To gather facts and to determine early on whether insurance coverage is available is the first priority for every personal injury attorney presented with a new potential case. On the issue of coverage, if the answer is “none”, or “minimal”, almost all lawyers will abruptly end the conversation and turndown the case.
Had Ira Leesfield and Thomas Scolaro followed the wrong-way herd, one of our pedestrian clients would have collected zero dollar. Experience, dedication and legal tenacity allowed for a $1.4 million recovery instead (more on that case below). Bottom line is, if insurance coverage is seemingly lacking, all personal injury attorneys must ban the practice of summarily turning down a potential case without conducting a proper investigation of the facts and of all defendants’ assets.
Leverage Acquired = Ten Times the Combined Coverage
I. Leverage Through Patience
In one case, our client was killed while riding his bicycle on US-1 in the Florida Keys when he was struck from behind by an under-insured driver, who veered into the bicycle lane. Liability was never an issue in this case. Eyewitnesses confirmed what happened and a photograph taken at the scene clearly showed that our client was in his bicycle lane at the time of impact.
At issue was the limited and inadequate insurance policy on the driver. When Leesfield Scolaro was retained by the family, the carrier quickly tendered its insured’s BI limits of $300,000. Rather than settling in haste, Thomas Scolaro investigated the defendant’s assets. The investigation uncovered several properties owned by the defendant and his spouse whose value would multiply the Estate’s recovery if ever obtained.
In order to increase our client’s recovery, leverage had to ripen. The BI carrier’s phone calls were ignored and the settlement draft was filed away, uncashed. While our investigation into the defendant’s properties continued, our client was kept appraised of our legal strategy and findings. Ultimately we confirmed that the defendant failed to protect its real estate assets and he was in fact collectible. Soon thereafter, the unimpeachable evidence was shared with defendant’s counsel. Thomas Scolaro carefully demonstrated the legal path we would follow to collect all assets if the case did not resolve before trial. An agreement was entered into soon thereafter. Twenty months later, the last of the defendant’s properties included in the settlement sold. The case was settled for $1.3 million, more than four times the insurance policy.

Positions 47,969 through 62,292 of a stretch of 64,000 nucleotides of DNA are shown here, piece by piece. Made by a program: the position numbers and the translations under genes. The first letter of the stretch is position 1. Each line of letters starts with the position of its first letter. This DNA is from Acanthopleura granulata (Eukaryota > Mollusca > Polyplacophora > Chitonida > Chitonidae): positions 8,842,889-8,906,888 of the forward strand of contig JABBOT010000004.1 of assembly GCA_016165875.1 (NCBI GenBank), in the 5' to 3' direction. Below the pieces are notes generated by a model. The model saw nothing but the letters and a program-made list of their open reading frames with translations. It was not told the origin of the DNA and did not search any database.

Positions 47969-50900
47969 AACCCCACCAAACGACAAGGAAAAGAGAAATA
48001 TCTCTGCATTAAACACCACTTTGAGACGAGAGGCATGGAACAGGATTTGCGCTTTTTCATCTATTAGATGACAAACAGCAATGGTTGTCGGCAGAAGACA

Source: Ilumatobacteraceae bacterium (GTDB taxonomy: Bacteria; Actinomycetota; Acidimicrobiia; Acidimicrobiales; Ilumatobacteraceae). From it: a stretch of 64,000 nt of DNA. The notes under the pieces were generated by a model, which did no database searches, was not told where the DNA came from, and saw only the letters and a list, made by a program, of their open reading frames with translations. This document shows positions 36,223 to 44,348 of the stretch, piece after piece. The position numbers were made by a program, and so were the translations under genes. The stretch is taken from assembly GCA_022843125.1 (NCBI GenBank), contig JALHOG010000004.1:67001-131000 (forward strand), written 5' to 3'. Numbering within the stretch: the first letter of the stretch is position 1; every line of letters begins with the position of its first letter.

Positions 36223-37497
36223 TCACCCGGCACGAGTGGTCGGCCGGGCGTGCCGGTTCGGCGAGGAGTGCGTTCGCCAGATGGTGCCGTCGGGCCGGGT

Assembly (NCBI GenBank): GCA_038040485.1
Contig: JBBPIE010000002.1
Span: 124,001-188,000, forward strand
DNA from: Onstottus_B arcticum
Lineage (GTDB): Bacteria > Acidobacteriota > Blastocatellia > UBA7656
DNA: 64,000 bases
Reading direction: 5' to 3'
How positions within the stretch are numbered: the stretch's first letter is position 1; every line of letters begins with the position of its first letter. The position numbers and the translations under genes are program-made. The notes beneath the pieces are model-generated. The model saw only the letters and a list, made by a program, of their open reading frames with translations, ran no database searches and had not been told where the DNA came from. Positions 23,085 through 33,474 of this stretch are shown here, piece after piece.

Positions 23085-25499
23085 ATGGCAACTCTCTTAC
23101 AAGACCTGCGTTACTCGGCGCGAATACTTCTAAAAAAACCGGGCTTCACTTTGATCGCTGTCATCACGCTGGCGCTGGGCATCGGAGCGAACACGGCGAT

II. Leverage Through Litigation
Similarly, Managing Partner Ira Leesfield settled another case for almost six (6) times the amount available under the insurance policy. A young child was snorkeling with his dad and brother when he was killed by a boat operated by a young teenager. The carrier tendered the $300,000 limits immediately, but the settlement draft was never cashed.
The investigation into the defendants’ financial situation showed several recoverable assets. Creating leverage required a well-crafted lawsuit to navigate around (1) well-established Florida law that a parent is not liable for the torts of his children merely by virtue of paternity, Glissen v. Goodwill, 80 So. 2d 703 (Fla. 1955), (2) applicable general maritime law, and (3) Florida’s wrongful death statute.
Within a year of filing the lawsuit, the responsibility of the defendant’s parents was established and a mortgage-secured promissory note was entered into by all parties. The case settled for $1.7 million, almost six times the amount of insurance available.
III. Leverage Through Investigation
Recently we represented a young man who was left for dead by an inebriated driver who had just finished her shift as a dancer at a nearby club. She plowed her car into our client who was walking on the sidewalk. The impact of our client with the left side of the vehicle left both unrecognizable. His right leg was mangled. His thoracic spine was fractured at multiple levels. His orbital floor, his lateral orbital wall, his left maxillary sinus, his right maxillary sinus were all fractured. His right tibia and fibula sustained severe open, comminuted and displaced fractures. His brain was bleeding profusely causing our client to be in a coma for several days.
The dancer’s vehicle did not have insurance and the club did not officially employ her. What ensued was a long investigation into the drinking practice implemented at and encouraged by the owners of the club. Once all relevant fact witnesses were interviewed and all affidavits were signed under oath, leverage was achieved and a dram shop complaint against the club was filed. Thereon, a 7-figure settlement was secured.
Legal Tip in Low Insurance Motor Vehicle Cases
Do not settle until and unless the defendant completes a financial affidavit. In motor vehicle cases with inadequate insurance, you must obtain a financial affidavit from all defendants prior to settling for the carrier’s disclosed policy limits. Short of filing suit and discovery, you should also consider obtaining an insurance affidavit.
Creating a point of leverage in uninsured/under-insured cases is paramount and the only way to increase your client’s recovery beyond the limits of insurance. Of course, it does not work in every case, but it will never work if you always turn down low-insurance cases at intake.